25 Quick By-The-Numbers Facts about U.S. Ambassadors
American diplomacy is as old as the country itself. In 1776, Benjamin Franklin traveled to Paris to serve as a commissioner on behalf of his newly declared country and solicit the support of the French for the American Revolution. Today, a primary function of a United States Ambassador is to act as a representative for the President of the United States and maintain good relations with the country in which they are posted. Typically ambassadors are either appointed as political favors or they are career diplomats from the Foreign Service. Here are 25 facts about the ambassadorial world, broken down by numbers.
1. The rank of “Ambassador” was first awarded by the United States in 1893. Before this, the highest title was “Minister.”
2. About 7 million visas are granted by U.S. embassies around the world each year.
3. The United States has diplomatic relations with 180 countries.
4. Current United States diplomatic missions: 265.
5. The State Department created the Foreign Service in 1924.
6. Six U.S. Presidents have served as Foreign Minister:
John Adams (UK, Netherlands), William Henry Harrison (Colombia), James Monroe (France, UK), John Quincy Adams (UK, Netherlands, Russia, Germany), Thomas Jefferson (France), and Martin van Buren (United Kingdom). (Pictures Courtesy Wikimedia Commons.)
7. U.S. Presidents who served as Ambassador to another country: 0
8. Five nations don't have U.S. ambassadorial exchanges: Bhutan, Cuba, Iran, North Korea, and the Republic of China (Taiwan).
9. In 1966, Hungary and Bulgaria became the two most recent nations to get full-fledged American embassies.
10. There are currently 27 vacant ambassador posts.
11. There are 10 possible diplomatic ranks at each post as dictated by bilateral diplomacy: Ambassador, Chargé d’affaires, Minister, Minister-Counselor, Counselor, First Secretary, Second Secretary, Third Secretary, Attaché, Assistant Attaché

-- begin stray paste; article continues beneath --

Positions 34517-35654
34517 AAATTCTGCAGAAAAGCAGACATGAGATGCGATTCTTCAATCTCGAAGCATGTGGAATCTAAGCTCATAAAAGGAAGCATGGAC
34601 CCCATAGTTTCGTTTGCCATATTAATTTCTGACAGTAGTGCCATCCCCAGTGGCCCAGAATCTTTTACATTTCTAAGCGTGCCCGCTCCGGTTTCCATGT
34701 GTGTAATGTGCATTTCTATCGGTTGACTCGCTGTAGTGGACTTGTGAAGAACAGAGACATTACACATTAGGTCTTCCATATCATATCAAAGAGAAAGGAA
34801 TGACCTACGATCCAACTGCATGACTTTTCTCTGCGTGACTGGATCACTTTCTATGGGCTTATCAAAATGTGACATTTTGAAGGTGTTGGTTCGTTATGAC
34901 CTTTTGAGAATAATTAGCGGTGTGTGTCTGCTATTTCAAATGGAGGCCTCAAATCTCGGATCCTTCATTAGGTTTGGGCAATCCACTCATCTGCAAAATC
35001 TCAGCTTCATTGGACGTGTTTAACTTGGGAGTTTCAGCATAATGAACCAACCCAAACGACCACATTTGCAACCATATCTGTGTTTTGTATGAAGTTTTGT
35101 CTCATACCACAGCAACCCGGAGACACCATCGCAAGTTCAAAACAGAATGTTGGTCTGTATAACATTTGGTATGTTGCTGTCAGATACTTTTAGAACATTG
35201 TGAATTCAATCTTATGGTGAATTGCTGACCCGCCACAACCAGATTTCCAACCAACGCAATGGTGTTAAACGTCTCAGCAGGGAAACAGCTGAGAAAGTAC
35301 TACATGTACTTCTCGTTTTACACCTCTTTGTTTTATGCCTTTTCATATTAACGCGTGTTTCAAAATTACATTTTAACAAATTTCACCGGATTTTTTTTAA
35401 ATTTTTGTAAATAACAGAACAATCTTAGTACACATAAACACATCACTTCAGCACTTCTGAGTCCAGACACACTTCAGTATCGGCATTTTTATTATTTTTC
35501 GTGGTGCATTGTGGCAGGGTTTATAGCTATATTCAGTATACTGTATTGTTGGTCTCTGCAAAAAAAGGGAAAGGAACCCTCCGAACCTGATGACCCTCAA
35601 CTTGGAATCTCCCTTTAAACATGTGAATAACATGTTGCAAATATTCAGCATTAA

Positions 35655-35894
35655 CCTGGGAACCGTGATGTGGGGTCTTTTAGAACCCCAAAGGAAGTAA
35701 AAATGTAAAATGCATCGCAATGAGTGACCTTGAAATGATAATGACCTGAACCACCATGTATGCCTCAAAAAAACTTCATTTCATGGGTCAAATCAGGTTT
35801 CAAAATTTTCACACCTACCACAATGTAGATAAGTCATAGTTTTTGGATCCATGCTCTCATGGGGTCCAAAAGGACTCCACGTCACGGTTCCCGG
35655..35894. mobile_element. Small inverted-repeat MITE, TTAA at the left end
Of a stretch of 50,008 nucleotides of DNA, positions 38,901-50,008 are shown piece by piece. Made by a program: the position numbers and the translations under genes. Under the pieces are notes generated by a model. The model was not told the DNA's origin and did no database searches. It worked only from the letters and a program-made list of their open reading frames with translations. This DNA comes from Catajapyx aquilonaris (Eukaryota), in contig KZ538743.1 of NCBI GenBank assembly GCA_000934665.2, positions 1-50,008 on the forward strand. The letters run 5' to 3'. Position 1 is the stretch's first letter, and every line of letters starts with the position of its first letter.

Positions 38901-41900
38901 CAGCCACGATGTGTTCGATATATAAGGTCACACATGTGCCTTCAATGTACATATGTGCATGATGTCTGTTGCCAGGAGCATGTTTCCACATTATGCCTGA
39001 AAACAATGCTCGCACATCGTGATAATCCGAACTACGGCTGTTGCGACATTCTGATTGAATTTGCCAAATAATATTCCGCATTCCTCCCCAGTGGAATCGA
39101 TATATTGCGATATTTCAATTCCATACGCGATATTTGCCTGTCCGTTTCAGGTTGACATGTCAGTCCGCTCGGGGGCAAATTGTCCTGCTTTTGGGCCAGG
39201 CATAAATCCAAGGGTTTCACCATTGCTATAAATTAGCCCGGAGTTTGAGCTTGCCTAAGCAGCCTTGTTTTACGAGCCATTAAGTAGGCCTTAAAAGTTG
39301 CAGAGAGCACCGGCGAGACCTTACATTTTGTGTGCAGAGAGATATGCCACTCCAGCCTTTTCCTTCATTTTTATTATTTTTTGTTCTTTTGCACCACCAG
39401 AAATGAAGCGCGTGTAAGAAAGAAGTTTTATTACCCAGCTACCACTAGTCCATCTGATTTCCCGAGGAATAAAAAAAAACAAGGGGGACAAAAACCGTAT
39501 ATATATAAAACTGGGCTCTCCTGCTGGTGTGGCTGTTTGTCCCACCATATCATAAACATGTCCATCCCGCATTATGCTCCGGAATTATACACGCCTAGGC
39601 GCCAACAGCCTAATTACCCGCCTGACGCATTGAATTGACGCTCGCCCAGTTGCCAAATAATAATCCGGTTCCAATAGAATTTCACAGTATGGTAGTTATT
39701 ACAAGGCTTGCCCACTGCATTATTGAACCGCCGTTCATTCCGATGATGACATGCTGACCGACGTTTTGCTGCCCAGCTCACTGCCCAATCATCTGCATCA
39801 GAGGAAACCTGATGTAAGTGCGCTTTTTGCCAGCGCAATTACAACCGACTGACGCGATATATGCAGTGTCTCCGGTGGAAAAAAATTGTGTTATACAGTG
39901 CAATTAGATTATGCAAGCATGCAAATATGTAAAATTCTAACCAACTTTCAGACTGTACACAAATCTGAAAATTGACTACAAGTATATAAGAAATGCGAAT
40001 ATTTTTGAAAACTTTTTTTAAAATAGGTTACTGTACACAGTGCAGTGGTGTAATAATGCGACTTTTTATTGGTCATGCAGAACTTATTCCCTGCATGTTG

12. Only one person—the President—can nominate ambassadors ...
13. ... but he can't do it by himself: one body of government—the Senate—is needed to approve an ambassadorial appointment. (A President can make a recess appointment, but the Senate will still vote when they return to session and can revoke the appointment.)
14. One 2012 Republican primary candidate held the position of Ambassador:
Jon Huntsman, Jr., who served as ambassador to Singapore and China.
15. Years of college required to become a U.S. Ambassador: 0
16. Publicly listed State Department salary for senior positions: $130,000 – $160,000
17. Approximate percentage of “political” appointees vs. career diplomats: 25% / 75%
18. The youngest American to lead a diplomatic mission was 24 year old Edward Rumsey Wing, who became Minister to Ecuador in 1869.
19. The shortest term served by an American ambassador was approximately 16 days. In 1976, Ambassador Francis E. Meloy Jr. was assassinated en route to presenting his credentials to the President of Lebanon.
20. Former child actress Shirley Temple served as a U.S. Ambassador to two countries: Ghana and Czechoslovakia.
Villa Petschek, in Prague, Czech Republic, where Shirley Temple Black lived as Ambassador. Photo Courtesy of State.gov.
21. Diplomatic immunity laws were created in 1961 by the Vienna Convention on Diplomatic Relations.
22. Traffic fines Egyptian diplomats owed New York City as of 2007: $1.9 million.
23. Five U.S. Ambassadors were slain on the job by acts of terrorism.
24. Two American embassy employees have used diplomatic immunity to escape possible murder charges. In 1977, a U.S. diplomat was involved in a traffic accident in Canberra that resulted in the death of an Australian construction worker. He was allowed to return home without a trial or any prosecution.
In January 2011, Raymond Allen Davis was an employee of the CIA working in Lahore, Pakistan. Allegedly as self-defense, he shot and killed 2 young Pakistani men. To the outrage of Pakistan, the U.S. State Department invoked diplomatic immunity as he was technically an employee of the embassy. Davis returned to the U.S. in February that year, absolved of charges.
25. Number of times American diplomats have claimed immunity: Unknown—the State Department refuses to release that information.